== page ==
WASHINGTON — The Catholic University of America’s business school has received several major financial gifts, including the largest donation in university history.
The Washington university announced a total of six commitments totaling $47 million. The money will go to general university programs as well as operational costs for the business school, which will be renamed the Tim and Steph Busch School of Business and Economics after the lead donor in the project.
Boston Cardinal Seán O’Malley, chairman of the university’s board of trustees, praised the development.
“Today marks a historic day for Catholic University, in which it is propelled forward in its mission to serve both Church and nation through the incredible generosity of several benefactors,” he said.
According to a statement by the university, “The lead gift of $15 million from the Busch Family Foundation is the largest financial commitment the university has received to date.”
The Busch Family Foundation is run by Tim Busch and his wife, Steph. Tim Busch is founder and CEO of Pacific Hospitality Group and The Busch Firm, as well as co-founder and chairman of The Napa Institute. He is currently concluding his time on the university’s board of trustees.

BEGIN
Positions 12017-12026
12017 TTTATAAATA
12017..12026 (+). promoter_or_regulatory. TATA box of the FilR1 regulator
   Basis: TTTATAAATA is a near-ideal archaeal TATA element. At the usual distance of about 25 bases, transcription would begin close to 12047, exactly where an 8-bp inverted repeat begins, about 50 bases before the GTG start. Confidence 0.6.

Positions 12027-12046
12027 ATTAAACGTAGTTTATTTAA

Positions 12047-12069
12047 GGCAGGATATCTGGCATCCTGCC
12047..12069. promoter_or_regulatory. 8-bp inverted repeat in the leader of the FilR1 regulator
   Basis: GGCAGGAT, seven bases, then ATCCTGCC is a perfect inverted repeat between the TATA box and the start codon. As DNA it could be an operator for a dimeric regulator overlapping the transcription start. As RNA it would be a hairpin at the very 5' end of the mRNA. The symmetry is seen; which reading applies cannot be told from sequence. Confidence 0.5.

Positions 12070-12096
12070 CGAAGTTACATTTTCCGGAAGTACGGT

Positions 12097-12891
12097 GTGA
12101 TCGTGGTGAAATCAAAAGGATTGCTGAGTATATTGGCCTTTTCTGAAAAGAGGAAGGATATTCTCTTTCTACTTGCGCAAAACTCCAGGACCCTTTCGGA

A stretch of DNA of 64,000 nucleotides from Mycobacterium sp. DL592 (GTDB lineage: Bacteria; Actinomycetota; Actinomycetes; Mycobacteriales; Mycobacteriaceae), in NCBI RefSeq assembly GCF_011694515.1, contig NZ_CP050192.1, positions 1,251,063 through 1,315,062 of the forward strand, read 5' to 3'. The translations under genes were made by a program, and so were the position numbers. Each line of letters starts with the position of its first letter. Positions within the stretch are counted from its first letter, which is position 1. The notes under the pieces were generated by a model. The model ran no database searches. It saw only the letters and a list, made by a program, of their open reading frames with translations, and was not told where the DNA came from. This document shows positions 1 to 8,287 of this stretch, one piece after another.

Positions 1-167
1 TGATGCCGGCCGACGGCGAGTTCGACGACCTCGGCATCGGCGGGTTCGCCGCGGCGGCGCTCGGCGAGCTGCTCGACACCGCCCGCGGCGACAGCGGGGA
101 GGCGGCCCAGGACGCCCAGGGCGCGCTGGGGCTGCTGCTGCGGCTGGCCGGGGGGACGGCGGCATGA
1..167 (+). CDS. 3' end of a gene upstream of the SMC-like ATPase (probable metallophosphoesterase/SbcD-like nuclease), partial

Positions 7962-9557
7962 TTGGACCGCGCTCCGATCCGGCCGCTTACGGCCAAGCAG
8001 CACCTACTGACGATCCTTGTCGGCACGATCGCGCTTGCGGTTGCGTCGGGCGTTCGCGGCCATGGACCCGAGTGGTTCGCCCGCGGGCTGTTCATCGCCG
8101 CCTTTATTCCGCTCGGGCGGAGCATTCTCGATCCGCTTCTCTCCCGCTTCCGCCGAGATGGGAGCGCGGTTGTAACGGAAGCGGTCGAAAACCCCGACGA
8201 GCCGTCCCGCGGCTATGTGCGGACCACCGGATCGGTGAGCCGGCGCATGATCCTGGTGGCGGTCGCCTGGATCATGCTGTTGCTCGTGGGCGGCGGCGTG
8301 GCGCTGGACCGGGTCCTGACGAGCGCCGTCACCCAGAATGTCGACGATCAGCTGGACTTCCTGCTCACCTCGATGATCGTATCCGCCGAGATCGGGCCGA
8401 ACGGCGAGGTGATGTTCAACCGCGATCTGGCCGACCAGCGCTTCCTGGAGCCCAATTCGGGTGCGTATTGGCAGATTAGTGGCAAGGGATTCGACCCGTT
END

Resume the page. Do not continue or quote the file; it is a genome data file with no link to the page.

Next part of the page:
CUA said that the business and economics school “will be renamed in recognition of their support for the university’s approach to thought-leading business education informed by the principles of Catholic social teaching.”
University president John Garvey noted that the Busches are CUA’s “largest benefactors to date” and expressed thanks for their “unparalleled support for the unique approach of our business school.”
Garvey also said that they have “attracted other major supporters whose gifts have nourished the school’s success.” Other donors include the Arthur and Carlyse Ciocca Charitable Foundation, the Charles Koch Foundation, university alumnus Joe Della Ratta and the Blanford Charitable Gift Fund.
Among the projects supported with these donations are the renovation of Maloney Hall, where the business and economics school will be relocated; academic programs in the business school; and a new Institute for Human Ecology, which will respond to Pope Francis’ encouragement in Laudato Si to examine the relationship of man and the created world.
“We are committed to supporting Catholic University’s vision for business education, which integrates principled entrepreneurship and Catholic social teaching in a distinctive way,” said Tim Busch of the donation.
“Students at the School of Business and Economics learn how businesses can be highly profitable and innovative, while also meeting the needs of communities and promoting human flourishing.”